Ford says he’ll follow top doctor’s advice on lifting Ontario’s mask mandates which could come by mid-March

Premier Doug Ford’s decision on whether or not to lift mask mandates in public places in Ontario will be based on the advice of the province’s top doctor, who said that the recommendation could come as soon as mid-March.

“I’ve been accused of being the most cautious leader in North America when it comes to this pandemic. I’m going to continue being cautious. But we also have to move forward, we have to get back to normal,” the premier said during a news conference Friday.

“And that’s why I’m going to follow the advice of [Chief Medical Officer of Health] Dr. Moore.”

A day earlier, Moore explained that his team would begin reviewing masking in public spaces, including schools, in the “second or third week of March” and that a decision on the matter would be made “in that timeframe.”

Recommendations on masking in other public spaces, such as subways and buses, may also be made at that time.

“If and when we transition, it would be from a mandate to mask to a recommendation to mask,” Moore said.

Moore added that he “hoped” vulnerable members of the community that are at risk of catching the virus would continue to mask should a recommendation be made to end the mandate.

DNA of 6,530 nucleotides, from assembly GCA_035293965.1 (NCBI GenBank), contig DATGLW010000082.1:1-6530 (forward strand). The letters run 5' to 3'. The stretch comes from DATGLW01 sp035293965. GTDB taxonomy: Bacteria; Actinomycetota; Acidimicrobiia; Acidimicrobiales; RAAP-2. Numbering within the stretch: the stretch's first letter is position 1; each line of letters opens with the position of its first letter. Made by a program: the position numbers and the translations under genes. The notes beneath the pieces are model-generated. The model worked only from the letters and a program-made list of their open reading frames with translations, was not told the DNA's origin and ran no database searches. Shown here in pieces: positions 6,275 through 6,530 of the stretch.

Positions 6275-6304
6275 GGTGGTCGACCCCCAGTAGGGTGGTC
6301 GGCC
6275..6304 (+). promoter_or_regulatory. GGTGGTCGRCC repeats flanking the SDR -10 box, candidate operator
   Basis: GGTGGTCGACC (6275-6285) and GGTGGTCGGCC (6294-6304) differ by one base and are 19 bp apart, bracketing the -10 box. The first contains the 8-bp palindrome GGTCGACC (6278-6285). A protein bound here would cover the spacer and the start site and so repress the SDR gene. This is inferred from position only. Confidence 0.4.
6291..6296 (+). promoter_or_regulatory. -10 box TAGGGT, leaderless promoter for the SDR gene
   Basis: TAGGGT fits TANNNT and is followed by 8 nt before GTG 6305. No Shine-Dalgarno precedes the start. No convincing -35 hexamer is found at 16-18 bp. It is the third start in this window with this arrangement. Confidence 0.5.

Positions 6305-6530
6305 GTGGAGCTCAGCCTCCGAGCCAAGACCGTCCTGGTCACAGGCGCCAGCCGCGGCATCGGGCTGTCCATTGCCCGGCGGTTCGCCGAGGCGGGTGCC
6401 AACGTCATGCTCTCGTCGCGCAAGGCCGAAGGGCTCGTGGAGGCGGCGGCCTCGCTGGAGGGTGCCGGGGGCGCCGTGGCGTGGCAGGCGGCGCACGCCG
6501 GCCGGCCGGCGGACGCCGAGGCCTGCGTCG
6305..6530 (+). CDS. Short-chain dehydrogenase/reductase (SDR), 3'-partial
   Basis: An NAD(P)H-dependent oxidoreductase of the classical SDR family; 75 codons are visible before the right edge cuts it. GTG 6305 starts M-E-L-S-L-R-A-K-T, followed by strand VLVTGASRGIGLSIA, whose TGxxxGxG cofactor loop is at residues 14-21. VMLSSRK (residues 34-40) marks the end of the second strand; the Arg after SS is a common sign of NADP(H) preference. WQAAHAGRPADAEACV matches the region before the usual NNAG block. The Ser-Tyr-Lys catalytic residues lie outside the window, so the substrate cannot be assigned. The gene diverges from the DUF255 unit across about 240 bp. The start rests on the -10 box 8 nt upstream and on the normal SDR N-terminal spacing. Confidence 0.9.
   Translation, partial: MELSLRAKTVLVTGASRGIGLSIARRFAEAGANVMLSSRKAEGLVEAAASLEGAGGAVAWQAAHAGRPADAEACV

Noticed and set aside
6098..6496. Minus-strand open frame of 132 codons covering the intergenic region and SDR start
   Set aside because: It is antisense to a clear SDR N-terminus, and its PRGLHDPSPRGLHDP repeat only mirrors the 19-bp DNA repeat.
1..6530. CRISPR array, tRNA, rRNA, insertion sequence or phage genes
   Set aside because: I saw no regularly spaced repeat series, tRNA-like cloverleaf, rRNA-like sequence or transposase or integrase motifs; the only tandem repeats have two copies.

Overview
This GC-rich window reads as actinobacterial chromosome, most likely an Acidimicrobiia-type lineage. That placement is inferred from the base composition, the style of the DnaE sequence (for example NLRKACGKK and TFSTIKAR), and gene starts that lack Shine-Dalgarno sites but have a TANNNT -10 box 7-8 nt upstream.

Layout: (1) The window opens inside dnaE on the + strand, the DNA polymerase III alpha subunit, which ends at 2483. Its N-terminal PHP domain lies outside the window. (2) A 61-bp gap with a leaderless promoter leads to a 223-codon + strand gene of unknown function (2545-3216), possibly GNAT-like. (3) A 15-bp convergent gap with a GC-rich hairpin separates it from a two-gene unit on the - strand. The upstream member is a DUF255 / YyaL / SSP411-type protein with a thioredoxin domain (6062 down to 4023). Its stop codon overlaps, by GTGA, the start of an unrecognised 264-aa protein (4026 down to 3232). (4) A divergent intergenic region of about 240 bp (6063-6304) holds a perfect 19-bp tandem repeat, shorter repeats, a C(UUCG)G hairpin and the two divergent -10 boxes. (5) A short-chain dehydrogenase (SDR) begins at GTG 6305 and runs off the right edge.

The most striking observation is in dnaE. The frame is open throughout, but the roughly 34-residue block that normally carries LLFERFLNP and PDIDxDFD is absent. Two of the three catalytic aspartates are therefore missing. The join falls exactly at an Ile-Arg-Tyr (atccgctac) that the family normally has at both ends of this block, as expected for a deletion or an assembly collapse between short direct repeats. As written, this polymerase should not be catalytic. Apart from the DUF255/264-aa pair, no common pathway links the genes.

Masks in public spaces, such as stores, event spaces, entertainment facilities and ride share services, have been required in Ontario since July of 2020.

Moore has been increasingly optimistic about Ontario’s COVID-19 situation in recent weeks as hospitalizations and ICU admissions related to the virus continue to drop.

As those public health indicators improve, the province moved into the next stage of its reopening plan on Thursday — four days ahead of schedule — and announced earlier this month that it would drop its proof-of-vaccination requirement on March 1 at all non-essential businesses.

Although Moore acknowledged that there is still an existing risk related to catching COVID-19 at a population level, he also advised that vaccination policies in colleges and universities, as well as within the province’s health-care system, are no longer necessary and that their removal should align with when the mandate lifts at a population level.

“The worst is behind us,” Moore said. 

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